And his column was a must-read for two-generations of newspaper readers over his 50-year career. His scribblings were kind of a historical document of who, what, and where it was, hot and happening.
His adoring wife, Patty, was the best thing ever to happen him in their 15-year marriage; she cherished him but also nourished him, dutifully steering him away from edibles bad for him, making sure he had his insulin shots.
How did they meet? She bid $5 at a charity event to dance with him — no one had bid for him — and it’s the best five bucks she ever spent.
“I had the ride of my life,” she said of their brief time together.
To remember and honor him, the Hawaii Theatre put his name in lights on its marquee as soon as word was out that Eddie had passed. Burton White, the theater’s general manager, said Eddie’s name would be displayed for a few days — a request Eddie made to Burton after the marquee tribute was accorded to Eddie’s late pal, publicist Lisa Josephsohn.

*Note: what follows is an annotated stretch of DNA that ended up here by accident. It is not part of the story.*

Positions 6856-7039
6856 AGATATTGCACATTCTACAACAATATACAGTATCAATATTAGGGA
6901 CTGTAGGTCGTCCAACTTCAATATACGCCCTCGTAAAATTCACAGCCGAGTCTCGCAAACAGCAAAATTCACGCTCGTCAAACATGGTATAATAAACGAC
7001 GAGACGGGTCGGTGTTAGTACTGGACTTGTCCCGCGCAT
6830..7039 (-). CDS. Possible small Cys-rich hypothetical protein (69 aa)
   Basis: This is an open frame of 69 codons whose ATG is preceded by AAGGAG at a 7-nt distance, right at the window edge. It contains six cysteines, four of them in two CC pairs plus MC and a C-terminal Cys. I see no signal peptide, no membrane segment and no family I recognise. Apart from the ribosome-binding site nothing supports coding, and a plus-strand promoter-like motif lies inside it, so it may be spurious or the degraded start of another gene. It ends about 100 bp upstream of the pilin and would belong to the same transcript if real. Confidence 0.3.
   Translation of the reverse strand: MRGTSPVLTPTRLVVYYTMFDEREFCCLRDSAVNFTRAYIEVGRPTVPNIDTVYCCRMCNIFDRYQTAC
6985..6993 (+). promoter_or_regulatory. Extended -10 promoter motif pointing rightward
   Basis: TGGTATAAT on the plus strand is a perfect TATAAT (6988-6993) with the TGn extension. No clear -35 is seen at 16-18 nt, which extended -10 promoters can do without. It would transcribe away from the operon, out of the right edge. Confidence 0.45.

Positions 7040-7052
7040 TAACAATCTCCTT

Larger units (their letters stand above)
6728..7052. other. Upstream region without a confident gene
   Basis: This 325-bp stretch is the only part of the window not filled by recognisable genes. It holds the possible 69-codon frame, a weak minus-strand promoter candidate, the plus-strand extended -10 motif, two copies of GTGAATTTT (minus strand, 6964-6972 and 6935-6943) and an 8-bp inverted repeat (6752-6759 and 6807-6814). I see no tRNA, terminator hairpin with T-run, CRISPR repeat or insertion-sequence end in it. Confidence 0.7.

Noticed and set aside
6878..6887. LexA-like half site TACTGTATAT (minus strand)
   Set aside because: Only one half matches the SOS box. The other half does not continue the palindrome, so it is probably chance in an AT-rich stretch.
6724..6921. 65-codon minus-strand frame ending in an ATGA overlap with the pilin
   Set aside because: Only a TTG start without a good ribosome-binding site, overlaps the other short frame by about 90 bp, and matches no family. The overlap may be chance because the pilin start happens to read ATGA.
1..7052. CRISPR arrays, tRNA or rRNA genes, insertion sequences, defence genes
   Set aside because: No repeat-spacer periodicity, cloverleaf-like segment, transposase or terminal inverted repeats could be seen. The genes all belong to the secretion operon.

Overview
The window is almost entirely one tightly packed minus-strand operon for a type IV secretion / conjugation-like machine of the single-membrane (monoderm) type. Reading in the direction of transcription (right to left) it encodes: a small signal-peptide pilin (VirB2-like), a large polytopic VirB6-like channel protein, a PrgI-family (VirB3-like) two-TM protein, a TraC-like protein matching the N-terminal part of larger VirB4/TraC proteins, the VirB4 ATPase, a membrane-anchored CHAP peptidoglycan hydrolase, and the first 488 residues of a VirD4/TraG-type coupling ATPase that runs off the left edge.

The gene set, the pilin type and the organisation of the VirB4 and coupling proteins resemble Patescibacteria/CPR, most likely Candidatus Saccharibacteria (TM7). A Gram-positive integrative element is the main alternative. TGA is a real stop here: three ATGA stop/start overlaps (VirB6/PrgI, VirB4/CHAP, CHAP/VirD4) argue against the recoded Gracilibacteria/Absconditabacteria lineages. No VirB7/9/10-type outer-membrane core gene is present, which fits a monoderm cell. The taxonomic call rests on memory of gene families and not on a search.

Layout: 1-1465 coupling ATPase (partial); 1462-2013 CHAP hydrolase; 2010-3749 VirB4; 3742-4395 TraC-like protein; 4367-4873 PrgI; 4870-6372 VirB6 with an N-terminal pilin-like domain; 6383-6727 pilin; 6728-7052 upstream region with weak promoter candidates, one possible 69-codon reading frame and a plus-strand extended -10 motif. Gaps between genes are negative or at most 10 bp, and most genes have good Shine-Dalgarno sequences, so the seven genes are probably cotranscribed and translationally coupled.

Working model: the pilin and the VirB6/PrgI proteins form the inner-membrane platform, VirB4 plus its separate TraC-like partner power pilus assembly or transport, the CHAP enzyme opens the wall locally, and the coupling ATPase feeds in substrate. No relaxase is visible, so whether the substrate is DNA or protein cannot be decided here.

After all, Eddie was somebody everybody knew. And a star in his own right. Knowing him, he’s already schmoozing with everyone who preceded him in death. And doing a heavenly version of his column.

An absurd 'Five-0' wins — as 'Castle' logs its own victories

January 22nd, 2013
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A murder, a political scandal, a governor with a motive asking McGarrett for a personal favor, Danno trying to steer Family Court to enable daughter Grace to stay in Hawaii, the return of Wo Fat.
Just another day in the life of “Hawaii Five-0,” which had it all Monday (Jan. 21).
And the ratings verdict was on its side, too.
The CBS procedural, still courting a wavering viewership and basking in decent post-football special special episode on Sunday (Jan. 20), finished first in households (6.1/10), viewers (9.58 million), and adults 18 to 49 (2.2/06),) according to the Nielsen ratings.